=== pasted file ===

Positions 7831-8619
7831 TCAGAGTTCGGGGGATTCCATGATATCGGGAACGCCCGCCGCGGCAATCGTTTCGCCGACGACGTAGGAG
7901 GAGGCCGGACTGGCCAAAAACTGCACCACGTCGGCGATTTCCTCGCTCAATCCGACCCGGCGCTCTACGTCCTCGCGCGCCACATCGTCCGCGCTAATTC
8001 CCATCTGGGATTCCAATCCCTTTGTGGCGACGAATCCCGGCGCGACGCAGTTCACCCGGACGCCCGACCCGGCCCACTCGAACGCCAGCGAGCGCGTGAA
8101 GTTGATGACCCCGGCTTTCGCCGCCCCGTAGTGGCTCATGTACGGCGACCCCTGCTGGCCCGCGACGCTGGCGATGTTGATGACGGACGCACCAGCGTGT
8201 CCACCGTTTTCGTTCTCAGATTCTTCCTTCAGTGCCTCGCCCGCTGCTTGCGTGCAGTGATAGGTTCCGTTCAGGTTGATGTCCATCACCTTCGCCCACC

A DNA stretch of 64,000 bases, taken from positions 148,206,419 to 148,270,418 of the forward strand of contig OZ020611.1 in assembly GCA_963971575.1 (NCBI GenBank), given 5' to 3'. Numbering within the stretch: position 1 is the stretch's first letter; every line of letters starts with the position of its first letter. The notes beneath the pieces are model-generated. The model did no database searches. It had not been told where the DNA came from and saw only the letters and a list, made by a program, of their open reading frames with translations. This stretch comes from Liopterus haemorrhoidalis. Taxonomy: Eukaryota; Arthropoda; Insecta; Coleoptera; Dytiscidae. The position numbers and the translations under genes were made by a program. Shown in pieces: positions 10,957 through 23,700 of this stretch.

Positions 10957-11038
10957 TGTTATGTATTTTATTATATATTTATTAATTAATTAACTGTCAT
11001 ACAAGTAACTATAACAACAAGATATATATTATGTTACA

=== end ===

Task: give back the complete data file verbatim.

Positions 7831-8619
7831 TCAGAGTTCGGGGGATTCCATGATATCGGGAACGCCCGCCGCGGCAATCGTTTCGCCGACGACGTAGGAG
7901 GAGGCCGGACTGGCCAAAAACTGCACCACGTCGGCGATTTCCTCGCTCAATCCGACCCGGCGCTCTACGTCCTCGCGCGCCACATCGTCCGCGCTAATTC
8001 CCATCTGGGATTCCAATCCCTTTGTGGCGACGAATCCCGGCGCGACGCAGTTCACCCGGACGCCCGACCCGGCCCACTCGAACGCCAGCGAGCGCGTGAA
8101 GTTGATGACCCCGGCTTTCGCCGCCCCGTAGTGGCTCATGTACGGCGACCCCTGCTGGCCCGCGACGCTGGCGATGTTGATGACGGACGCACCAGCGTGT
8201 CCACCGTTTTCGTTCTCAGATTCTTCCTTCAGTGCCTCGCCCGCTGCTTGCGTGCAGTGATAGGTTCCGTTCAGGTTGATGTCCATCACCTTCGCCCACC

A DNA stretch of 64,000 bases, taken from positions 148,206,419 to 148,270,418 of the forward strand of contig OZ020611.1 in assembly GCA_963971575.1 (NCBI GenBank), given 5' to 3'. Numbering within the stretch: position 1 is the stretch's first letter; every line of letters starts with the position of its first letter. The notes beneath the pieces are model-generated. The model did no database searches. It had not been told where the DNA came from and saw only the letters and a list, made by a program, of their open reading frames with translations. This stretch comes from Liopterus haemorrhoidalis. Taxonomy: Eukaryota; Arthropoda; Insecta; Coleoptera; Dytiscidae. The position numbers and the translations under genes were made by a program. Shown in pieces: positions 10,957 through 23,700 of this stretch.

Positions 10957-11038
10957 TGTTATGTATTTTATTATATATTTATTAATTAATTAACTGTCAT
11001 ACAAGTAACTATAACAACAAGATATATATTATGTTACA